MIKE O'HARA

O'HARA'S BURNING QUESTIONS: What does it mean now that the Lions are out of the playoffs?

Posted Dec 22, 2013

Mike O'Hara looks at key plays and factors in Lions' 20-23 overtime loss at home to the Giants

Burning questions – How the Lions’ playoff hopes died, key plays and watching the scoreboard in their 23-20 overtime loss to the New York Giants at Ford Field Sunday:

Q. What made the differences?

A. Same story, just like all year – turnovers, turnovers, turnovers. And throw in some bad penalties.

Turnovers are a prescription for doom in the NFL, and the Lions had theirs renewed week by terrible week.

Q. What was the biggest one?

A. A 38-yard interception return for a touchdown by the Giants’ Will Hill with 4:57 left was the killer. It tied the score at 20-20, and it came at a time when the Lions were dominating up front on both sides of the line of scrimmage.

Q. What happened on the play?

A. Matthew Stafford was trying to hit tight end Joseph Fauria, and the pass led him a little too much. The ball deflected off Fauria’s left hand to Hill, who was playing deeper and near the numbers on the left sideline.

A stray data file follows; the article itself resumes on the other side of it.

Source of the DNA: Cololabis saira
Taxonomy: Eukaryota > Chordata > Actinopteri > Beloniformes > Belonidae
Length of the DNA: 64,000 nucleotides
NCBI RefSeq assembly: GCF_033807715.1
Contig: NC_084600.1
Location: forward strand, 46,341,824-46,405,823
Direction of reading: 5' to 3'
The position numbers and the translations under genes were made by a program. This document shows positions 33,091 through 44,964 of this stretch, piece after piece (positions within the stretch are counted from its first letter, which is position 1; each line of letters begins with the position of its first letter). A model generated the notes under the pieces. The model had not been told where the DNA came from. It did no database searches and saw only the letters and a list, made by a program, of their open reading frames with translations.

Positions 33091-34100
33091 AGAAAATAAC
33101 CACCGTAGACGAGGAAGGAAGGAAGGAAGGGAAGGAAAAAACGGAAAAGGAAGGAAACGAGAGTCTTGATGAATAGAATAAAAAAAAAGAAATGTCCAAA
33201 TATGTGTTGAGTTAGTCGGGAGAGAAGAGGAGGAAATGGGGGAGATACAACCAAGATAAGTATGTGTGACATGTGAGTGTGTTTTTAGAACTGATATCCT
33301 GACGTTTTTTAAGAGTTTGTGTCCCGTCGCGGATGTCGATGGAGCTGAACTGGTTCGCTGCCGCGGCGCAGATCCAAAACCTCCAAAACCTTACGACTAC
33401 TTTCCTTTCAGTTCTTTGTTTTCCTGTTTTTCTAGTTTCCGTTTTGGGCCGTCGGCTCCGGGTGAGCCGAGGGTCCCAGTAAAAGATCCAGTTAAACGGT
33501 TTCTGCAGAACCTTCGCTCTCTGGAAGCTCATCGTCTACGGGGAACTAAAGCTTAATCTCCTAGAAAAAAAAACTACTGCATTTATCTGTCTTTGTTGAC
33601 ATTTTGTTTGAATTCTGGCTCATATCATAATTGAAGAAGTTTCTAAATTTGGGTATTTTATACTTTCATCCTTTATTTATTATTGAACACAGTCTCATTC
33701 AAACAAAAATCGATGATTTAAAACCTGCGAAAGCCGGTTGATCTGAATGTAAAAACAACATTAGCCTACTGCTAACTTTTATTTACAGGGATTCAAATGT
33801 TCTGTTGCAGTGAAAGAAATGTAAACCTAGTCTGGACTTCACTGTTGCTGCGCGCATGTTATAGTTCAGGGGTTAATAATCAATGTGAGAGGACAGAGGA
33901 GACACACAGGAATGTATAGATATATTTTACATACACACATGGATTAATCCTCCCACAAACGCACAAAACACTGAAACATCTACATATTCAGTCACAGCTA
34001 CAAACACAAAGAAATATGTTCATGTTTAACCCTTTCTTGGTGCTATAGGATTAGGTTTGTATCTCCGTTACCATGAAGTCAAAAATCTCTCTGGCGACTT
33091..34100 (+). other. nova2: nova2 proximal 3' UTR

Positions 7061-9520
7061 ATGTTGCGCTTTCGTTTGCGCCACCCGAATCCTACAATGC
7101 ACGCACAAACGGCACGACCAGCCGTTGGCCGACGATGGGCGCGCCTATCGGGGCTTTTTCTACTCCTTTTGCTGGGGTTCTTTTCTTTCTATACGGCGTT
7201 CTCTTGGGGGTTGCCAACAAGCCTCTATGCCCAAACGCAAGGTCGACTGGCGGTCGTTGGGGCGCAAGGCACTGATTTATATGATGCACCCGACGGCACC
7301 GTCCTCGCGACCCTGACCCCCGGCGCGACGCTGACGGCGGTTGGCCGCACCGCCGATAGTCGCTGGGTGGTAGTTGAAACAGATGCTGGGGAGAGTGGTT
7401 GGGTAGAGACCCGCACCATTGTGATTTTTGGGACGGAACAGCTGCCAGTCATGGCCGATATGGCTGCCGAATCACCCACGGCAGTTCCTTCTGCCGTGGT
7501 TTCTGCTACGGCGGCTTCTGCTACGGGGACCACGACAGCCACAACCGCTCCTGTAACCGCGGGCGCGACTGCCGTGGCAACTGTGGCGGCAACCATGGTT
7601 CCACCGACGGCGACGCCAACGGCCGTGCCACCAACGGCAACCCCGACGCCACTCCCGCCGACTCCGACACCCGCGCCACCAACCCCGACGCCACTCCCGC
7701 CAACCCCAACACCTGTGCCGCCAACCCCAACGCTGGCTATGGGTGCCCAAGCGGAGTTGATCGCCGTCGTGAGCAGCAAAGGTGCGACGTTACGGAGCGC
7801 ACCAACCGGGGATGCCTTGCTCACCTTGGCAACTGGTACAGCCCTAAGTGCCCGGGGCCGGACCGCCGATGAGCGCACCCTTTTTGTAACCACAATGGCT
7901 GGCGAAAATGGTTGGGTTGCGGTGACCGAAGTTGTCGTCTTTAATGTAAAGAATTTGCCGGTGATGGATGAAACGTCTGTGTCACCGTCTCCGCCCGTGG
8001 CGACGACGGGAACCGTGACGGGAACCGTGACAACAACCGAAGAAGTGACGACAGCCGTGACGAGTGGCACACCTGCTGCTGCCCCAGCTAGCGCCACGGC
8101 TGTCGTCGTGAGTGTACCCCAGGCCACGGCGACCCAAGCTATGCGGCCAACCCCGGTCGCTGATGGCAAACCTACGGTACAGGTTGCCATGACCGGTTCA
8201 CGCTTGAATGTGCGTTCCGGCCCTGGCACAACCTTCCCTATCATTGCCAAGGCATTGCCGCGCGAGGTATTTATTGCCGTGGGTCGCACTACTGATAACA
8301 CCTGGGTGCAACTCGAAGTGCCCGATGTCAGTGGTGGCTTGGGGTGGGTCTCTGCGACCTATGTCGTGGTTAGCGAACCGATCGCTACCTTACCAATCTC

Matthew StaffordQB Matthew Stafford (Photo: Gavin Smith)

Once Hill made the catch, he had a clear path to the end zone.

It was the Lions’ third turnover of the game, and they had a familiar ring. Stafford had two interceptions, and Reggie Bush lost another fumble.

Q. Playoffs: What does it mean that the Lions are out of the playoffs?

A. It means that they have completed the biggest late-season collapse in memory. Six weeks ago they were 6-3 and in command of the NFC North. Since then they’ve lost five of six games, including three in a row, and they’ve been out of control with turnovers, penalties and defensive breakdowns.

Q. Defense: It had some big moments, but what was the big play that made the difference?

A. In overtime, the Giants had fourth-and-seven at the Lions’ 42 and went for it. A stop would have put the Lions in good position to win. Instead, they gave up a 17-yard completion to Jerrel Jernigan to the Lions’ 25. From there, the Giants set up Josh Brown for the game-winning field goal.